But the reality is, for me at least, something like this happening on a Sunday essentially sets the tone for the week. And true to form, the week so far has been f*cking abominable. I’m tired of it and can’t wait until this coming weekend rolls around and there is a fresh opportunity to HOPE for a quiet, restful, zen Sunday that sets a better tone for a fresh week.
I can hope, but I mostly believe it won’t happen.
I know stress is never far away for any of us. Some of us can handle it well, some of us really struggle to get past it. I’ve said before, we’re all just one piece of bad news away from feeling low, sad, depressed, or maybe desperate. These small events build a mountain until you find yourself with such crippling anxiety that you analyse every moment and start actively looking for things that can go wrong.
Rather than enjoying life as it happens, you end up trying to pre-empt what’s coming. That’s no life, is it?
I hate to say it, but it’s actually quite bleak.
But it’s how I live.
I’m in that constant pessimistic frame of mind, thinking that there is a disaster looming and I need to have several solutions ready to try and avoid a direct hit. And it’s not exclusively mentally draining. Your physical self catches up with stress and you end up with masses of tangled pain and physical symptoms that make the anguish worse, which then exacerbates the problem. It’s an infinite loop and you can’t grab on to it and slow down the momentum.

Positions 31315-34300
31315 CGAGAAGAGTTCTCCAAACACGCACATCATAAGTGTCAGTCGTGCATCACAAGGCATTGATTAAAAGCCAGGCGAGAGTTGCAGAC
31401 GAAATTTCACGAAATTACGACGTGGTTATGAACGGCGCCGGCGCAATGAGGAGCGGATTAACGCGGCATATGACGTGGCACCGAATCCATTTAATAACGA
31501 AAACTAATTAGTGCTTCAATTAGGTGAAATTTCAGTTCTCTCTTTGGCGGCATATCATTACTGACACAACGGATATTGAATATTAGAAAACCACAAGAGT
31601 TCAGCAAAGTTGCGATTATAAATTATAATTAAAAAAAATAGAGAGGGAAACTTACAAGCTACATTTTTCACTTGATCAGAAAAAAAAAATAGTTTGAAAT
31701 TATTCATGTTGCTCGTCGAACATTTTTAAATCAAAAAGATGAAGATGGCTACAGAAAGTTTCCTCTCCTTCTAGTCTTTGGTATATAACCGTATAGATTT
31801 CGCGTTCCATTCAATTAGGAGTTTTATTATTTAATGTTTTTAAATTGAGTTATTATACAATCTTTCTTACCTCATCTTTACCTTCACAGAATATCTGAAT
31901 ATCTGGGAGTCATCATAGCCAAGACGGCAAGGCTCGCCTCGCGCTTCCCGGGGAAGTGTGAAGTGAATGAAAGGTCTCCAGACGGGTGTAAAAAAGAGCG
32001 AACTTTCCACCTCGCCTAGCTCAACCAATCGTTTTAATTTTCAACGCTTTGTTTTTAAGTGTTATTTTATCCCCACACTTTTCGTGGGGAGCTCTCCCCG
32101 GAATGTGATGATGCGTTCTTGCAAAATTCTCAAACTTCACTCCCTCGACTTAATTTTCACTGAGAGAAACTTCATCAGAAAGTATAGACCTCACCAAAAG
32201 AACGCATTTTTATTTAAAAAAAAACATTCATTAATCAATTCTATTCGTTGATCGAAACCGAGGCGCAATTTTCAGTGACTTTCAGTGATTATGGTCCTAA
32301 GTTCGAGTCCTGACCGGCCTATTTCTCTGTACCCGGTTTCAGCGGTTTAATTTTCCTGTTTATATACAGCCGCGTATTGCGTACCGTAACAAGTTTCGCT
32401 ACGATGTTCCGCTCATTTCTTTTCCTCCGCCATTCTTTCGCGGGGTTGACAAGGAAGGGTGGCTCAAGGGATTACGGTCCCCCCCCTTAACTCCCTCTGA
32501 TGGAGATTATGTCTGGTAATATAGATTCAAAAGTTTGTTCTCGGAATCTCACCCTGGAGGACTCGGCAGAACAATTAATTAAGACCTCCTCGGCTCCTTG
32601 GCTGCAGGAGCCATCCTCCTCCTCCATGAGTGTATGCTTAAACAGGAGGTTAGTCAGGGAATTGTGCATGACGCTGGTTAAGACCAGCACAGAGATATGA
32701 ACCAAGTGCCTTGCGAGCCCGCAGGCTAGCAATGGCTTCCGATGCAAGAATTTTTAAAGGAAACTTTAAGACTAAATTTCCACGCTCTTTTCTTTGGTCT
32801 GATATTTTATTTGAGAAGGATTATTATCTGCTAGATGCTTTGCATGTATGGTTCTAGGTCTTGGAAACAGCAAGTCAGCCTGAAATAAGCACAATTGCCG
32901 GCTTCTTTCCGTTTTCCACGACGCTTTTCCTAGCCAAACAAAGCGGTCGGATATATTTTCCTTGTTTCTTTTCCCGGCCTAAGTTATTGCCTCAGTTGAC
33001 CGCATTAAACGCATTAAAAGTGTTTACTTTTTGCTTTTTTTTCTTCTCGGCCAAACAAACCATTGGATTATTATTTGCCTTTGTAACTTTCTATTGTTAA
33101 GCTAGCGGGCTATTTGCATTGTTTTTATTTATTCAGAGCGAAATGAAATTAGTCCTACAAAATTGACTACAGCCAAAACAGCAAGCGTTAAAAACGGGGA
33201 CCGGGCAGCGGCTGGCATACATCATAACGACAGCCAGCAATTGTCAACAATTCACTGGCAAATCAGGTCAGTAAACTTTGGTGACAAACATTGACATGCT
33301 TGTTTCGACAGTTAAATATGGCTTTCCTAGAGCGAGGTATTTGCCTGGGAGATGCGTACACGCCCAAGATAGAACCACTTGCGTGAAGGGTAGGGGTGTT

Surprise stresses are far worse than anything expected and have a lasting effect on your ability to believe in good/happy / satisfactory endings to normal day-to-day situations.
In the extreme, paranoia can lead someone to live a very limited and insular life with few people to talk to, talk through the pain with or simply share a coffee and a cake. Those people you mocked when you were a teenager, the ones who looked different, were always alone, never opened their curtains, never spoke to you – the likelihood is they were probably paranoid, afraid, or unable to engage socially. They were anxious.
So I guess the message with this is to remember to live, even if you are so paranoid that you still have to do a lot of planning. Despite my own paranoia, Sundays are still enjoyable in this house (as you probably realise from the depiction above) and we all look forward to it. To be honest, it’s allocated as the only time of the week that I believe it might be possible to relax. There’ll be no post, no rushing to get our daughter ready for school, no forgotten assignments, no unexpected visitors, no phone calls…the usual triggers are removed.
So if you’ve had a surprise stress, however big or small, don’t let it stop you enjoying the stress-free moments that ARE coming in the future. Enjoy them, revel in the quiet, read the agony aunt pages, nap inbetween meals, give up at the crossword, stay in your pyjamas, eat an extra Yorkshire. The more you do it, the more you’ll be grateful.
Everyone deserves stress-free moments.
Everyone deserves peace.